Interesting article. It's related to the dissertation I'm currently writing too (Can Computers Be Original/Have Original Ideas/Create Original Art?), so I'll count reading it as research. An intriguing area that this article touches upon throughout but never outrightly acknowledges is 'The Adjacent Possible.' This is a theory on the evolutionary process of life, but it has increasingly been applied to ideas and creation as well.
Put simply, it states that at any time in the present moment, creativity/evolution is limited to all the current combination of things we have around us right now. As such you can only see or predict what might happen in the future through the lens of these current possibilities. In the more evolutionary tinged context:
Think of all those initial molecules, and then imagine all the potential new combinations that they could form spontaneously, simply by colliding with each other (or perhaps prodded along by the extra energy of a propitious lightning strike). If you could play God and trigger all those combinations, you would end up with most of the building blocks of life: the proteins that form the boundaries of cells; sugar molecules crucial to the nucleic acids of our DNA. But you would not be able to trigger chemical reactions that would build a mosquito, or a sunflower, or a human brain. Formaldehyde is a first-order combination: You can create it directly from the molecules in the primordial soup. Creating a sunflower, however, relies on a whole series of subsequent innovations: chloroplasts to capture the sun's energy, vascular tissues to circulate resources through the plant, DNA molecules to pass on instructions to the next generation...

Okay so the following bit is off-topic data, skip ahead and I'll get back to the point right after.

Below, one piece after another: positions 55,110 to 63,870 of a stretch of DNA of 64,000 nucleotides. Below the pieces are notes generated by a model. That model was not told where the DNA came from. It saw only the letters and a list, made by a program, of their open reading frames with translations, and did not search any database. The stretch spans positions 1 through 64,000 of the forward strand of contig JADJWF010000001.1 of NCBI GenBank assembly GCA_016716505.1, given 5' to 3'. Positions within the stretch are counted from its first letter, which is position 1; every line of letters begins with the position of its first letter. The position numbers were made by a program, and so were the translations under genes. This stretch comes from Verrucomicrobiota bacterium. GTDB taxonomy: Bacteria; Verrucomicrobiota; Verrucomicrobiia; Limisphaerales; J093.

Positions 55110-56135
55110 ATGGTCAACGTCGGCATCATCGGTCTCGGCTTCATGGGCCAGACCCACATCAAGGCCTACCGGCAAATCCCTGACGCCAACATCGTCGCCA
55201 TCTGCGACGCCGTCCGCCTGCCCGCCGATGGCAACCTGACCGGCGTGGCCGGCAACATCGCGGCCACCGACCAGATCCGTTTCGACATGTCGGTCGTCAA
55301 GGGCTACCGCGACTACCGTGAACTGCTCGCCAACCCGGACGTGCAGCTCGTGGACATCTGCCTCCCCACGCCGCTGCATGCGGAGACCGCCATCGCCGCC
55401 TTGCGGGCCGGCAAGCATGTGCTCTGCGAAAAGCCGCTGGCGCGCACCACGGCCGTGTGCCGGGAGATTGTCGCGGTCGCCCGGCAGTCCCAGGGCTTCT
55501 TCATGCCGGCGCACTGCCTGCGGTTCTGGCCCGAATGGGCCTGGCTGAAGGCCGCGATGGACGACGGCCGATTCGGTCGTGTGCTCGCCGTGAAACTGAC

...The phrase ['the adjacent possible'] captures both the limits and the creative potential of change and innovation. In the case of prebiotic chemistry, the adjacent possible defines all those molecular reactions that were directly achievable in the primordial soup. Sunflowers and mosquitoes and brains exist outside that circle of possibility. The adjacent possible is a kind of shadow future, hovering on the edges of the present state of things, a map of all the ways in which the present can reinvent itself.
What I find equal parts exciting and worrying is that a computers/robots potentially have the ability to create and figure out these possible combinations much quicker than a human can. They are limited presently by their ability to decipher what actually is a 'valid' or worthy combination, but I'm sure that will come.
If you pair this with the hypothetical future scenario where intelligent computers have access to the tools with which to upgrade themselves, they could quickly overtake and exponentially distance themselves from the human race. They could come become private entities. What's more, they will be generating these connections so fast that what they up come with may perhaps be incomprehensible to us humans. They might create beautiful pieces of art or revolutionary ideas that we simply cannot understand.
Perhaps that Ludwig Wittgenstein remark is applicable here: "If a lion could speak, we would not be able to understand him." The frames of reference and life forms of humans and computers/robots could grow so distant that there is no longer any links.
This comment went off on a bit of a tangent there, but I though it was an nice concept that the article could've explored more. I have yet to research the opposing side of these arguments on the whole AI debate at the moment, so I'm aware this comment may be a lopsided in that regard.